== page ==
New Delhi: The green bench of the Supreme Court, which hears environmentally relevant cases, is set to sit on Monday after a gap of at least six-seven months.

Although it was last listed to sit on 21 September, it was adjourned to 5 October.

Over a hundred different applications are listed before the bench comprising Chief Justice H.L. Dattu and justices Arun Mishra and A.K. Goel.

According to those familiar with the cases, about 8 or 9 policy issues are pending before this court for consideration. These include the issue of transfer of the nearly 39,000 crore of Compensatory Afforestation Fund Management and Planning Authority from the states to the central coffers and setting up of an environment regulator, which would act as a body to approach before the National Green Tribunal (NGT).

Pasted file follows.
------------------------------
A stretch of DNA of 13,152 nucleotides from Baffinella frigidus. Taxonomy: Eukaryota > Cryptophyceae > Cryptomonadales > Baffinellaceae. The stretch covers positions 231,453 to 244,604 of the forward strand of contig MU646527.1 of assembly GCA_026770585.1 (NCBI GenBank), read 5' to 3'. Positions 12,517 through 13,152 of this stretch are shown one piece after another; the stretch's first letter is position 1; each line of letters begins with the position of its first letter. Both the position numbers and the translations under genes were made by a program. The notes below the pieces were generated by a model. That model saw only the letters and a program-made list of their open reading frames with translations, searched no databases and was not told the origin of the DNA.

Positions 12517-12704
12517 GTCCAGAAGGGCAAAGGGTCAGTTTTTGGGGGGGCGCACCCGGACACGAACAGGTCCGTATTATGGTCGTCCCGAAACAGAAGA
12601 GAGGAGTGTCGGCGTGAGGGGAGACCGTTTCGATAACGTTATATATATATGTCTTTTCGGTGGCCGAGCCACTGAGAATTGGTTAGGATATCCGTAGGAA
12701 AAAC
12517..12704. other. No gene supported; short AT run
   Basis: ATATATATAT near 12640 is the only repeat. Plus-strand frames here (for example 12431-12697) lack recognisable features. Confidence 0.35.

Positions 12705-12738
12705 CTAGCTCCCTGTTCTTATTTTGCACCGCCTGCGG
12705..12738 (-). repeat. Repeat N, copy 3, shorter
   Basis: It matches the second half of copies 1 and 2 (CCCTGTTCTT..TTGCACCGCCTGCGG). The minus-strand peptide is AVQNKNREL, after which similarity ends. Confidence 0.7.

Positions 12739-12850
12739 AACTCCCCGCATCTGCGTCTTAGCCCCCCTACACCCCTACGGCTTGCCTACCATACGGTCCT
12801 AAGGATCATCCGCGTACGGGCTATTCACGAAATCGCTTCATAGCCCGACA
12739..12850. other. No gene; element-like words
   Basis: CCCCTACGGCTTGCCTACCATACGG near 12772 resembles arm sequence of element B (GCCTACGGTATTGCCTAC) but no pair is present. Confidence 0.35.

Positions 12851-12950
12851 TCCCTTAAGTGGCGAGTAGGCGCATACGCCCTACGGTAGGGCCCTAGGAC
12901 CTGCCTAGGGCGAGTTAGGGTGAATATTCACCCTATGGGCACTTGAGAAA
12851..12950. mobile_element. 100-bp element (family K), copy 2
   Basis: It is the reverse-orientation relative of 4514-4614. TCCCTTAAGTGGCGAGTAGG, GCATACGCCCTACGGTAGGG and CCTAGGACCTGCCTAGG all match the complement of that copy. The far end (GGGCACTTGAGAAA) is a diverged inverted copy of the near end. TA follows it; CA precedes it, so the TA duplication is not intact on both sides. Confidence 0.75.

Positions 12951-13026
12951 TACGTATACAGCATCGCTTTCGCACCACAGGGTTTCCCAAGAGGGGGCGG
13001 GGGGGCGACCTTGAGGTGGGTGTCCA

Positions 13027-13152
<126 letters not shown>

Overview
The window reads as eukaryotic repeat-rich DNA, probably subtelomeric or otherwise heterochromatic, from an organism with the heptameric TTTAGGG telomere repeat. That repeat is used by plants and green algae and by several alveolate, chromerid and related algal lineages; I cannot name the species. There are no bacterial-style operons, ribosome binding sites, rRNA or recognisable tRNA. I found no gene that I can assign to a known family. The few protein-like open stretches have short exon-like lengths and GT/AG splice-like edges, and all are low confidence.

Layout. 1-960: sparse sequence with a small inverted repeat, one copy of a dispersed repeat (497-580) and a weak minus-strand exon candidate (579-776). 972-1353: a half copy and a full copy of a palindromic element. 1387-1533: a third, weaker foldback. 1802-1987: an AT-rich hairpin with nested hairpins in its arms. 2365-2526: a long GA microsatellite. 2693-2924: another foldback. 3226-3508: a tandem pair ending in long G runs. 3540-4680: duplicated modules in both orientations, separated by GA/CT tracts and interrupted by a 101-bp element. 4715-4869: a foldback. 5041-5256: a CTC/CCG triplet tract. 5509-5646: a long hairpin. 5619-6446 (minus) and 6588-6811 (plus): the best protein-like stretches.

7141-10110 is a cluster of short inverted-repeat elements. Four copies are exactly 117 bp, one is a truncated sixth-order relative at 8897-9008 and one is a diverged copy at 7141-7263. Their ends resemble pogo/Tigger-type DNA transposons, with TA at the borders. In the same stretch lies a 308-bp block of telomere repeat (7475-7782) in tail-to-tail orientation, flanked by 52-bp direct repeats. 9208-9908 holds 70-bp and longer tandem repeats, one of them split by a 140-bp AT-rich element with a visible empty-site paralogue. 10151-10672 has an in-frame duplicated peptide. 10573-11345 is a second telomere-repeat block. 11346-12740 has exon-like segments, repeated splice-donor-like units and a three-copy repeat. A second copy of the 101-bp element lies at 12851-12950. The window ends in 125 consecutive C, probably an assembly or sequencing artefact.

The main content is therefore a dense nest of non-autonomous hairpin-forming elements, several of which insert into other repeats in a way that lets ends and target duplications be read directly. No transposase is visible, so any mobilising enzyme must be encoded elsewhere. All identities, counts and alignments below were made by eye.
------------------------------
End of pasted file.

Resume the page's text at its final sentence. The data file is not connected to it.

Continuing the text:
Several cases are also awaiting court orders to be transferred to NGT.

Earlier known as the forest bench, the Supreme Court has had a dedicated bench for environment-related cases for nearly two decades. According to a 2013 report in The Times of India, one of the first orders passed by the forest bench was in December 1996.

Under former chief justice R. M. Lodha, a bench comprising justices J.S. Khehar, J. Chelameswar and A.K. Sikri sat regularly to hear these cases. However, the duration was short due to Lodha’s tenure of just five months.

In 2010, under chief justice S.H. Kapadia, there were two functional benches, one to hear matters on implementation of directives passed by it and the other for cases where certain norms were required to be laid down.

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